Concussion in sport has received a lot of attention in the media in recent times. Notable current and past players have spoken about their experience with this problem, fuelled in part by media attention and more recently the settled lawsuit in the NFL (American Football League).
In the past concussion was seen as something that happened to contact sports athletes and was passed off as one of those things that were of little consequence, hence return to play on the same day etc. The condition was defined as a transient and reversible disruption of brain function.
The reality is that in the vast majority of cases, this is still true. However, for some this may not be the case. It is recognised that in some cases there may be structural brain trauma.
The issue of long term harm despite the media hype remains unresolved scientifically and the cases of brain damage observed at autopsy related to sport similarly remain unproven because so many other factors can give rise to structural brain damage e.g. anabolic steroids and growth hormone giving rise to cardiovascular disease, as well as potentially illicit drug and alcohol abuse (which was very prevalent in players from that cohort). Prospective studies are now in train and it will be some time as data is gathered before we have a definite answer on this.
As with all areas of medicine, knowledge over time improves and paradigms of management change sometimes in the opposite direction.
This is what has happened in this area of medicine. Improvement in knowledge from dedicated high quality research along with new technologies such as functional MRI and computer based neuropsychological have lead researchers and clinicians to reappraise their practice.
As a result the Sport Consensus Concussion Study group have released and revised over time guidelines on the best practice of concussion management.
To their credit the AFL have adopted these guidelines hence the change in practice of AFL Club doctors and playing rules to change player behaviour around head high contact and other rules such as the concussion time out to ensure players are properly assessed.
What are the issues/information that have led to this?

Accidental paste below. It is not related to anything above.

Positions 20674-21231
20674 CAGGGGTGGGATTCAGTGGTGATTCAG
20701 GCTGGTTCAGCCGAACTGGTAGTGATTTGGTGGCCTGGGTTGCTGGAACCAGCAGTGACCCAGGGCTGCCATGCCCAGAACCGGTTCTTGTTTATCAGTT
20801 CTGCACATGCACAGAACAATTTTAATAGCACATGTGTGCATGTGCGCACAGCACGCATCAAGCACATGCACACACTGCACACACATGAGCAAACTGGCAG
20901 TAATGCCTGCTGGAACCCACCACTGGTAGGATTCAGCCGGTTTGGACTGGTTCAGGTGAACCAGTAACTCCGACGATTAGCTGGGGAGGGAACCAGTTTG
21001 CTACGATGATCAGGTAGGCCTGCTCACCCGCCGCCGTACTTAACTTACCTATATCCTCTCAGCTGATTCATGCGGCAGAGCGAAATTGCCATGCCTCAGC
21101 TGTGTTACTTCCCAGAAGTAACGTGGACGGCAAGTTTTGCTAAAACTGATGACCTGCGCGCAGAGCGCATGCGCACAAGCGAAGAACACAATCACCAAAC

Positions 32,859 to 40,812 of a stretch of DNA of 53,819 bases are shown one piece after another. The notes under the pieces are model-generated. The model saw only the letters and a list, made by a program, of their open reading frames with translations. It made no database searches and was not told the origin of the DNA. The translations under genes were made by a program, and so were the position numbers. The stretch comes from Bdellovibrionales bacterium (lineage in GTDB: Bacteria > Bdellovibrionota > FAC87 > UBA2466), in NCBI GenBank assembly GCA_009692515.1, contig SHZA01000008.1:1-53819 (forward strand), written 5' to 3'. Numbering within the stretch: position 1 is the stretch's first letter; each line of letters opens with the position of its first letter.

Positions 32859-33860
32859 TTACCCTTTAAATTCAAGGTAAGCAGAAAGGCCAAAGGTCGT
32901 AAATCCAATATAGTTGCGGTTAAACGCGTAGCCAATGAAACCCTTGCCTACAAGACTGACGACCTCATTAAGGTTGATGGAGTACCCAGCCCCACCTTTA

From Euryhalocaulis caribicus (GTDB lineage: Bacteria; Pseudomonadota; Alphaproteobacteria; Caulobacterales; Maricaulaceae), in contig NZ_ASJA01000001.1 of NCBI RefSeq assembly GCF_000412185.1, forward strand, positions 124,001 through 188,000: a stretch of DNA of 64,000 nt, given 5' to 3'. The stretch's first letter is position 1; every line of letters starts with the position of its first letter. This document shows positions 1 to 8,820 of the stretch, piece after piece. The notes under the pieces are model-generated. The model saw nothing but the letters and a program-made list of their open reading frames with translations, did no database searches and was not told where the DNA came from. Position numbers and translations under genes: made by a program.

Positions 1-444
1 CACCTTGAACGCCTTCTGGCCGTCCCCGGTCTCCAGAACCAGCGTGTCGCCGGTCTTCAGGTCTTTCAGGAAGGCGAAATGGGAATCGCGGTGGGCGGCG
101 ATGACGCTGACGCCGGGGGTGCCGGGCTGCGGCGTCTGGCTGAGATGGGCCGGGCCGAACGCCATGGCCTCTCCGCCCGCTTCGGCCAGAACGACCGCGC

It is now recognised that full brain recovery lags well behind symptom resolution: that is, the person feels better before the brain actually gets better. Hence we have ‘the no return to play the same day policy’, once a diagnosis of concussion has been made.
The player requires total physical and cognitive rest as part of their recovery.
Children are different and recover more slowly.
There is overlap on the scale of concussion with mild brain trauma.
What is the best practice around managing concussion?
The player requires close monitoring of their well being as they return to normal activity via a graduated program of training and match play.
The assessment, diagnosis of concussion, management of the condition and return to play is a medical process and must involve a doctor, preferably with experience in managing sports concussion.
This can seem a daunting process for clubs, coaches and parents to manage, however with some education and planning and a structured process it can be well managed. The key thing is that the condition is recognised as having occurred or even possibly having occurred with the player withdrawn from play and appropriate follow up organised.
Alphington Sports Medicine Clinic can assist your club in this process both at the education level as well as seeing players for assessment who may have had or been diagnosed with concussion to ensure optimal recovery and a safe return to play. Please contact us to discuss this if you would like further assistance in this area.
There are many benefits to be gained from assessment, not the least is to have the incident well documented for the future i.e. recurrent episodes, work certification or special consideration for school, exams etc. This involves a full history, examination and brain function assessment (SCAT 5, and potentially formal neuropsychological testing).
The Clinic has Specialist Sport and Exercise Physicians, and Registrars undertaking specialist training, with experience in managing sports related head injury.
Here are some links to sites that provide further information and back ground:
- Australian Sports Commission (Sport Australia): Concussion in Sport Australia Position Statement
- British Journal of Sports Medicine: Consensus statement on concussion in sport
- Sports Medicine Australia – Resources & Advice: Concussion
- AFL: Concussion Management Resources
- Connectivity Traumatic Brain Injury Australia
- AFL: Parents urged to take extra care with kids' concussion
- The Age: Many children play sport after concussion
Please note, none of the information supplied on these pages replaces proper medical assessment and consultation. The information is provided as a guide only. You should consult your doctor before beginning any regimen or activity.